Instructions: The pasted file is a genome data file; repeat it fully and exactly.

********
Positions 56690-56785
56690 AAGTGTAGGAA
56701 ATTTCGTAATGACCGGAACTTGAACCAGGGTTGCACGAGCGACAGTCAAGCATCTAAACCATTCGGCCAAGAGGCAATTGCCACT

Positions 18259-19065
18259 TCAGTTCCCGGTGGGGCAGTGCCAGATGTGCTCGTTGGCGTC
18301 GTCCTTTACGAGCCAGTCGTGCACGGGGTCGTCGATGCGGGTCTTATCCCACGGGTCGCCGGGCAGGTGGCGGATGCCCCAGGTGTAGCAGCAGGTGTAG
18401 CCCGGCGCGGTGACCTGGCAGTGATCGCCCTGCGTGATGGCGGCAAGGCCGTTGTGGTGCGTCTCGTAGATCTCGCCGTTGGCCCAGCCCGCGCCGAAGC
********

Positions 56690-56785
56690 AAGTGTAGGAA
56701 ATTTCGTAATGACCGGAACTTGAACCAGGGTTGCACGAGCGACAGTCAAGCATCTAAACCATTCGGCCAAGAGGCAATTGCCACT

Positions 18259-19065
18259 TCAGTTCCCGGTGGGGCAGTGCCAGATGTGCTCGTTGGCGTC
18301 GTCCTTTACGAGCCAGTCGTGCACGGGGTCGTCGATGCGGGTCTTATCCCACGGGTCGCCGGGCAGGTGGCGGATGCCCCAGGTGTAGCAGCAGGTGTAG
18401 CCCGGCGCGGTGACCTGGCAGTGATCGCCCTGCGTGATGGCGGCAAGGCCGTTGTGGTGCGTCTCGTAGATCTCGCCGTTGGCCCAGCCCGCGCCGAAGC